Jan 29. The important thing was, that I had an onion on my belt….

“We can’t bust heads like we used to, but we have our ways.  One trick is to tell them stories that don’t go anywhere.”   Grampa Abe Simpson – Union Buster

 

Look, there’s just not much to say about the week that just passed, notwithstanding a flurry of executive orders.  The market story didn’t really go anywhere, reflected by the drop in VIX, now languishing just above the decade’s lows (10.58).  Net changes were small, with a slight bias toward higher rates and higher stocks.  Oh, I could regurgitate what a lot of famous investors/traders have already said:  Gundlach. “…short German bunds.  They are yielding 0.27 and Germany’s inflation rate is 1.7%. Historically, it is very rare to have a Bund yield below the inflation rate. The current gap is a record. The Bund yield is unsustainably low. “ That’s from Barron’s a couple of weeks ago; this week the bund edged to a new recent high of 48.4.  Or, Kyle Bass on Bloomberg last Wednesday, “Inflation, set to increase in the U.S., will also spike in Germany, which will prompt a tapering of the European Central Bank’s bond-buying program and possibly an increase in interest rates.”  Morgan Stanley said in a report this week that the Fed will stop mortgage re-investment in April of 2018.

So…. sell bonds, steepen the front end of the curve.  I’ve been on that topic for a while, and there are still interesting plays being made to reflect those themes (some noted in the ‘Trade Thoughts’ section below).  In the bigger picture, opportunities still abound, given that one-year Eurodollar calendar spreads are just slightly above ½% on the front end of the curve, and taper down to about ¼% from the last greens to the last blues. For example, EDU’17/EDU’18 settled at exactly 50 bps, and EDU’19/EDU’20 settled at exactly 25 on Friday.  The point is that the market is still leaning toward the idea that the Fed is on course for two or maybe three (gasp) hikes a year at the outside, and those estimates are likely too low.

We can argue that moves have already started, and that the adjustment immediately after the election substantially decreased any ‘edge’ from entering positions at the current location given uncertainties that still plague the global landscape.  I suppose that line of thinking plays right into the Fed’s handbook…  ‘On the one hand there are fiscal stimulus risks, on the other hand there are global concerns…’  Oh, right, there’s a meeting of the FOMC this week.  It’s on Wednesday, but perhaps would have been more appropriately scheduled a day later: Groundhog Day.  The Fed has been pushed ever so slightly to acknowledge that there might be some upside risks.  As Grampa might say, “WAKE UP AND SMELL THE COFFEE”.  As mentioned last week, bond yields are going up globally, stocks are at new highs, copper is near new highs, inflation measures are increasing. The lows in oil were set in Jan and Feb of last year, so yoy comps will start to filter in NOW.  As a clear example of ringing the bell, the National Federation of Independent Business Optimism Index simply exploded last time.  Here are a couple of quotes from that report. “Small business is ready for a breakout, and that can only mean very good things for the U.S. economy.”  The other two big movers in the survey, “Sales Expectations” and “Good Time to Expand,” jumped by 20 percentage points and 12 percentage points, respectively. “In this month’s report, we are also finding evidence that higher optimism is leading to increased business activity, such as capital investment.” (The next NFIB is Feb 7).  It’s stunningly obvious that Trump is not afraid to make changes to reach his goals, and clearly his appointments are PRO-GROWTH, and PRO-INVESTMENT in the context of full, (if under) employment.   Add in the prospect of protectionist trade measures and a Treasury Secretary that thinks the dollar is too strong… the inflationary tea leaves are brewing.  As David Bowie might say, ‘it’s like putting out fire….with gasoline.’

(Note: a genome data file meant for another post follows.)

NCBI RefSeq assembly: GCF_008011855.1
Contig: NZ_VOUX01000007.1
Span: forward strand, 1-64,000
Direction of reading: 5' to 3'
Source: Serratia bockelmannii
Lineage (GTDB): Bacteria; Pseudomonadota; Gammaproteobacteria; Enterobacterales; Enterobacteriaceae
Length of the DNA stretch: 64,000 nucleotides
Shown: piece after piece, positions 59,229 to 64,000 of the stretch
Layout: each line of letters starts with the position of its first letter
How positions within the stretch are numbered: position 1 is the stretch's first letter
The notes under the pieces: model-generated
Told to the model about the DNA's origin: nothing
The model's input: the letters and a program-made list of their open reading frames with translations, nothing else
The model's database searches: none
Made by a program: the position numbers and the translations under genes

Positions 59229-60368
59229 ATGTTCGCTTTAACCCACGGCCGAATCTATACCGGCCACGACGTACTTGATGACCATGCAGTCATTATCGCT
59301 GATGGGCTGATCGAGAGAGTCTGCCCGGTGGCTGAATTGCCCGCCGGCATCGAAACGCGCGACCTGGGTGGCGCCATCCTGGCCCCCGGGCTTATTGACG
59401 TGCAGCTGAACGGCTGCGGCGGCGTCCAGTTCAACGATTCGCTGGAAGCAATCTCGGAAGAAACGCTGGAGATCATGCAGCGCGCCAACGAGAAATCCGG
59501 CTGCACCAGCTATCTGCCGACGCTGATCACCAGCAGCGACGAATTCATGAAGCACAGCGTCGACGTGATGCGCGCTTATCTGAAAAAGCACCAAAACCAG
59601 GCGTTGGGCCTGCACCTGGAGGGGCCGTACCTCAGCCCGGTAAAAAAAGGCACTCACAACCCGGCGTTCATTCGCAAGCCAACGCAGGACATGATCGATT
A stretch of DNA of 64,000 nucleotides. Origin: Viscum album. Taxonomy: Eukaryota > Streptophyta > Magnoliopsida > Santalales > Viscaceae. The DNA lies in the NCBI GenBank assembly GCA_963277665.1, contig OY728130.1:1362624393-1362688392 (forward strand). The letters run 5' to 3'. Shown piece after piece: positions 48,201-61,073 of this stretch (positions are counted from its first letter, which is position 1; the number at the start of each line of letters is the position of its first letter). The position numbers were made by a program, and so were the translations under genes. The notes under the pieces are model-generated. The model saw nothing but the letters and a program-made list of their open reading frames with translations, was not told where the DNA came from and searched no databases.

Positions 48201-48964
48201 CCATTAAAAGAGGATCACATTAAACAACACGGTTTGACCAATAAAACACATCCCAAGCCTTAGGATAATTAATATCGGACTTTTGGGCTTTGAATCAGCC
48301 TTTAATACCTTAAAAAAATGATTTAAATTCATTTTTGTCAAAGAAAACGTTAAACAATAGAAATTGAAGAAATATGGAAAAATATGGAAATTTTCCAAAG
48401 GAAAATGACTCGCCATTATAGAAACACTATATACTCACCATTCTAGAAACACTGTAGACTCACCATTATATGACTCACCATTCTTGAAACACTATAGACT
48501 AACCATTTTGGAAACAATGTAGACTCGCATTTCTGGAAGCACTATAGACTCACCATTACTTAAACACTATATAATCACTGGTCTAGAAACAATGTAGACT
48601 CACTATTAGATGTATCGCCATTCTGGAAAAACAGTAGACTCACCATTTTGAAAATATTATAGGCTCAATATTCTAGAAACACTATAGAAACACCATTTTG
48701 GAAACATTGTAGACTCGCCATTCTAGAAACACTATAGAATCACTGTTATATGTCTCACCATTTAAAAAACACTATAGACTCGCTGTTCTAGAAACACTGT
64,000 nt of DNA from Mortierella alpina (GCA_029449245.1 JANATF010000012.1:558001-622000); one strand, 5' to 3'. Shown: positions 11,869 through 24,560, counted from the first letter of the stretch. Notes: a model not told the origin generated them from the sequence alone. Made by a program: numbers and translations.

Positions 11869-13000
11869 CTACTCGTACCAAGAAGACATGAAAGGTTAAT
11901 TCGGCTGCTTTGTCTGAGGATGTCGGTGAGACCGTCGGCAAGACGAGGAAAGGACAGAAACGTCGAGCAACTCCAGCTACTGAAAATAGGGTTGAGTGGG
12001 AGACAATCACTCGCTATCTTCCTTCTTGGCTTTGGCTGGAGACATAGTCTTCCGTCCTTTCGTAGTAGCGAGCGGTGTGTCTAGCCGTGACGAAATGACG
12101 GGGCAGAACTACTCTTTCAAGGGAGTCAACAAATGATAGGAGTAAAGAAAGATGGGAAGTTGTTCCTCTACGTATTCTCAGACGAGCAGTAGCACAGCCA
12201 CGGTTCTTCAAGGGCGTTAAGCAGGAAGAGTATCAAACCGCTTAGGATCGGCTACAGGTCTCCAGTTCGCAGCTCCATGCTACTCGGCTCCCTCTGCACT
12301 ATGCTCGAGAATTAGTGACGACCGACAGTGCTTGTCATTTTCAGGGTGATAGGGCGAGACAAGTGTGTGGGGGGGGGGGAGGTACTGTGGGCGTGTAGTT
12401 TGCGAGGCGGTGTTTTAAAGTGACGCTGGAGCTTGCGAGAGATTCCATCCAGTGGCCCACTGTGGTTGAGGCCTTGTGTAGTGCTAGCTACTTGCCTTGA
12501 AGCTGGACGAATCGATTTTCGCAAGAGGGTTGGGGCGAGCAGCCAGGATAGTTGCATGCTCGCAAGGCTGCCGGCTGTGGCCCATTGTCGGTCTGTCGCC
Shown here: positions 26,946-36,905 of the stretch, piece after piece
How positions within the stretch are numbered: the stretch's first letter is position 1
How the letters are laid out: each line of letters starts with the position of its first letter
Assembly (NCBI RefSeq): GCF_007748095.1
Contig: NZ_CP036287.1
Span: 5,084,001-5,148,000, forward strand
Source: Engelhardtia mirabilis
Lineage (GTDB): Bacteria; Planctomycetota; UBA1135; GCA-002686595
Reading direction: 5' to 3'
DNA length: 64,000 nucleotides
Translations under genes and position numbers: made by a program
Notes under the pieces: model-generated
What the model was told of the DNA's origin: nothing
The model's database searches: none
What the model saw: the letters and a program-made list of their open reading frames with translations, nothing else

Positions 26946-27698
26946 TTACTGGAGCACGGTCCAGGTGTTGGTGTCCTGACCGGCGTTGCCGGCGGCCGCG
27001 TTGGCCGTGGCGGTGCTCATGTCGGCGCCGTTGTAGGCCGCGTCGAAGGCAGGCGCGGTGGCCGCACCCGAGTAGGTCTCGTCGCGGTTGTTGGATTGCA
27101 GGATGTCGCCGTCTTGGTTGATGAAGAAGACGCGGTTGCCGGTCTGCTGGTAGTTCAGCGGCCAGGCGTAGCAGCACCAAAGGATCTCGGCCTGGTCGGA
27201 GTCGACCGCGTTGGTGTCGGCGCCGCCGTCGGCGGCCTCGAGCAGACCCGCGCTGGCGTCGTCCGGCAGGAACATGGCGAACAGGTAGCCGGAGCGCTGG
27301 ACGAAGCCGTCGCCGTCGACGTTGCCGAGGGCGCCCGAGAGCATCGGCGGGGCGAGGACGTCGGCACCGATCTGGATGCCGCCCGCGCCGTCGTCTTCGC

Not only was vol hit in equities, it declined across the interest rate curve this week as well, with March US bond vol at only 10.0.  Somewhat surprising in front of a week chock full of data including Personal Income and Spending on Monday, ISM reports mid-week, and the jobs data on Friday, in addition to the FOMC.  Though this FOMC will not be followed by a press conference, the statement will likely have a hawkish bias.  And, making up for the lack of a press conference, Yellen is scheduled for her semiannual testimony in front of the Senate on February 14.  The St Valentine’s Day massacre, where she could easily set the market up for more rapid ‘normalization’ to counter the Trump effect.

Finally, as it’s the year of the Rooster, a quote from a famous figure born under that sign:

Some people feel the rain.  Others just get wet. –Bob Marley

 

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1/20/2017 1/27/2017 chg
UST 2Y 119.3 120.8 1.5
UST 5Y 194.0 194.1 0.1
UST 10Y 246.9 248.1 1.2
UST 30Y 304.8 306.0 1.2
GERM 2Y -67.1 -66.6 0.5
GERM 10Y 42.1 46.2 4.1
EURO$ H7/H8 56.0 55.5 -0.5
EURO$ H8/H9 42.5 44.0 1.5
EUR 107.03 106.99 -0.04
CRUDE (1st cont) 53.22 53.17 -0.05
SPX 2271.31 2294.69 23.38
VIX 11.54 10.58 -0.96

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Posted on January 29, 2017 at 1:46 pm by alexmanzara · Permalink
In: Eurodollar Options

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